Background: The development of effective gene transfer in utero will provide alternative approaches to the treatment of genetic disorders. For many disorders, the fetal liver and peritoneum are important target tissues. Our goals were to compare the tissue sites and duration of transferred gene expression after intraperitoneal (i.p.) or intrahepatic adenoviral-mediated gene transfer in utero in the developing murine fetus.
Methods: Day 15 CD-1 fetuses were injected intrahepatically or intraperitoneally with recombinant adenoviruses containing the luciferase or beta-galactosidase reporter gene. Tissue levels of luciferase were quantitated, or tissues were examined for X-gal staining.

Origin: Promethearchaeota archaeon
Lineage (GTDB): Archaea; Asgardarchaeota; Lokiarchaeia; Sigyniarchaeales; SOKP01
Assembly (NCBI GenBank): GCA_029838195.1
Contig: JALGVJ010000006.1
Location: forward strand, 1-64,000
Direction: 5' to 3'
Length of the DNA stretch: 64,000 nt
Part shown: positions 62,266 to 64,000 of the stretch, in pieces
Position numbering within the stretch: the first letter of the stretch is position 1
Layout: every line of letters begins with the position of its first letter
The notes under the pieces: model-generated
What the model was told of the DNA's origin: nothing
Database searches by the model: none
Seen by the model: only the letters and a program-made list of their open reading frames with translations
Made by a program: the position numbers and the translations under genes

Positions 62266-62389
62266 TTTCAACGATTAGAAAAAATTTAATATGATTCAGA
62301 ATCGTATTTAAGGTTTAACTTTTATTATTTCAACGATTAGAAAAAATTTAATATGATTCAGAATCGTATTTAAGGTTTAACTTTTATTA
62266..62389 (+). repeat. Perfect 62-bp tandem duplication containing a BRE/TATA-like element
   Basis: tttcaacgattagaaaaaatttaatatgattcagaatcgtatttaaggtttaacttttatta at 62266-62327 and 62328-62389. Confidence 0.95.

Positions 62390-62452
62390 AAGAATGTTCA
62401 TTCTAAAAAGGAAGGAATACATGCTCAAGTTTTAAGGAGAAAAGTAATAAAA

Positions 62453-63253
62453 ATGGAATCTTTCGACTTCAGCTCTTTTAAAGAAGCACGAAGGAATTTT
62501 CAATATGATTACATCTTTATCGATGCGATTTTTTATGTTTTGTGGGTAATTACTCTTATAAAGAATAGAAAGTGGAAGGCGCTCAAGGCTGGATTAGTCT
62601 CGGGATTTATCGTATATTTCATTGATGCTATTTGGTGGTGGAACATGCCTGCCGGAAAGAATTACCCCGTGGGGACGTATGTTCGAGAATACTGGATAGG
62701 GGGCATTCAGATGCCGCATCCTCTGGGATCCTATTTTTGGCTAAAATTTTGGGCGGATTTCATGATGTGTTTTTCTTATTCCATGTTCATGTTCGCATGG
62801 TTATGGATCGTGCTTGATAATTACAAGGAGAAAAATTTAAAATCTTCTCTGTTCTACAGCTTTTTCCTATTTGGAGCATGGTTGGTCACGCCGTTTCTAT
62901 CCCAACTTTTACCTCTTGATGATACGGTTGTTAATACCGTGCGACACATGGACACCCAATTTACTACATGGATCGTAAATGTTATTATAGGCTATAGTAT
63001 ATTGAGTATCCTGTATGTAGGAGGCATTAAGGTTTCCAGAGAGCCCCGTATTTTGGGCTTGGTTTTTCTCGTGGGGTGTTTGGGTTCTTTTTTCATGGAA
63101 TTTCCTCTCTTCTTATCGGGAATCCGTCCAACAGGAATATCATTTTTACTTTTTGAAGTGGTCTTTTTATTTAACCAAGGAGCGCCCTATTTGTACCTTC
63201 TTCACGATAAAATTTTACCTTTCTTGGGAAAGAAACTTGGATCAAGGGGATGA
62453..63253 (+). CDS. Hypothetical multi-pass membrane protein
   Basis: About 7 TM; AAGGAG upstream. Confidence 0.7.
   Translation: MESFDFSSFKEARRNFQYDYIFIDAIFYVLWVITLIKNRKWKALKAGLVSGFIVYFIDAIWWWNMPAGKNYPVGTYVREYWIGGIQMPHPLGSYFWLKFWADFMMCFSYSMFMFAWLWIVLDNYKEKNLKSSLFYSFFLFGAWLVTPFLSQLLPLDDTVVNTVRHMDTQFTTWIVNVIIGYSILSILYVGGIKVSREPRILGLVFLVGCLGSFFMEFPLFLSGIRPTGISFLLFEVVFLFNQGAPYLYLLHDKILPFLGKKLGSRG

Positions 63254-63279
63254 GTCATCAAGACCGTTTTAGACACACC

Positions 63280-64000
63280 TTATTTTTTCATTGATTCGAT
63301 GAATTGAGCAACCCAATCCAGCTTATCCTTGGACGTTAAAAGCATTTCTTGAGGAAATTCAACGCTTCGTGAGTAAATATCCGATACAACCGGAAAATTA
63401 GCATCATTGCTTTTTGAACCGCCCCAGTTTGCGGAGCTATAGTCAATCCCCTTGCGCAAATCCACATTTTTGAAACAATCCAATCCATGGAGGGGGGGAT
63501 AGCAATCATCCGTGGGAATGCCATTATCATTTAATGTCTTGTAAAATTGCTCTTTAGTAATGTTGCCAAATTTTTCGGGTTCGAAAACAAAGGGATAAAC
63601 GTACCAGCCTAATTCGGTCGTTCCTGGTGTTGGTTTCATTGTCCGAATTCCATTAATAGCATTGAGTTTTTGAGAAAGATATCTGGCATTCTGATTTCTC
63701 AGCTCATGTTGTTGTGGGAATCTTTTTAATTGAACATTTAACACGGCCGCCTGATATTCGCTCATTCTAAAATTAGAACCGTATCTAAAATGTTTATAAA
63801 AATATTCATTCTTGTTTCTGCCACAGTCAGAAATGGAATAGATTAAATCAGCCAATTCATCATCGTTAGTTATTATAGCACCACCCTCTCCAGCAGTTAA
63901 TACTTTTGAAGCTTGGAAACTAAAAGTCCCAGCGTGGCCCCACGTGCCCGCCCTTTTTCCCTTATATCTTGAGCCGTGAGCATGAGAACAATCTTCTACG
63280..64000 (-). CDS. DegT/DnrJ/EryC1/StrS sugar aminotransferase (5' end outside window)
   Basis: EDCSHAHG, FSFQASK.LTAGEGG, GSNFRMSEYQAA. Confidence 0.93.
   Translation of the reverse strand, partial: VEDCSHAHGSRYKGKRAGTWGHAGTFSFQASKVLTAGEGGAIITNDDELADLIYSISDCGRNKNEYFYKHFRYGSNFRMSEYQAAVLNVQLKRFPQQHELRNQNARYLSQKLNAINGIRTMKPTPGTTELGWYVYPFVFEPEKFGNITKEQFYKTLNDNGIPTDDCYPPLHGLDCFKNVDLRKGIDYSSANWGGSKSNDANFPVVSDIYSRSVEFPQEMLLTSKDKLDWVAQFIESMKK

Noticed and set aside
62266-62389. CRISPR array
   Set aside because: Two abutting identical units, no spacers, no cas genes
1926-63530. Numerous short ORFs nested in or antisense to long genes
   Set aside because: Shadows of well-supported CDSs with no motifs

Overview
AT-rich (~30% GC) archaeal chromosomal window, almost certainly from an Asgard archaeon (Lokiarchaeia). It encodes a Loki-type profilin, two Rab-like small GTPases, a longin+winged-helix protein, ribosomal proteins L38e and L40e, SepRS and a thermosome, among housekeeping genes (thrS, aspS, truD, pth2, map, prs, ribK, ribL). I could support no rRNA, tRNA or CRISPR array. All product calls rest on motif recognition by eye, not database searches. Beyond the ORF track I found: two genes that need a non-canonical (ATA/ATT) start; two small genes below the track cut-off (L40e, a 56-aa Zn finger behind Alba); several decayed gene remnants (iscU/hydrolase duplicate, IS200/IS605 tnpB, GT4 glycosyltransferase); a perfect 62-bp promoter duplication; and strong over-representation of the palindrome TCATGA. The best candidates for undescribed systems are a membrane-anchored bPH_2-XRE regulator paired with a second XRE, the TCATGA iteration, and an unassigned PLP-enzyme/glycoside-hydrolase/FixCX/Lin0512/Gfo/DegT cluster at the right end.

Results: Luciferase expression was observed in multiple fetal tissues (including brain, intestine, liver, and lung) and persisted up to 32 days after intrahepatic delivery. Significant hepatic tropism was demonstrated.
Conclusions: Intrahepatic and intraperitoneal injection in utero results in transduction of multiple tissues in the developing murine fetus. Transuterine injection of fetal mice via intrahepatic and intraperitoneal routes provides a valuable model for assessing the efficacy of gene delivery vectors in the prenatal treatment of genetic disorders. These studies demonstrate that hepatic and intraperitoneal gene transfer to the developing murine fetus is feasible and may provide therapeutic levels of proteins during fetal development.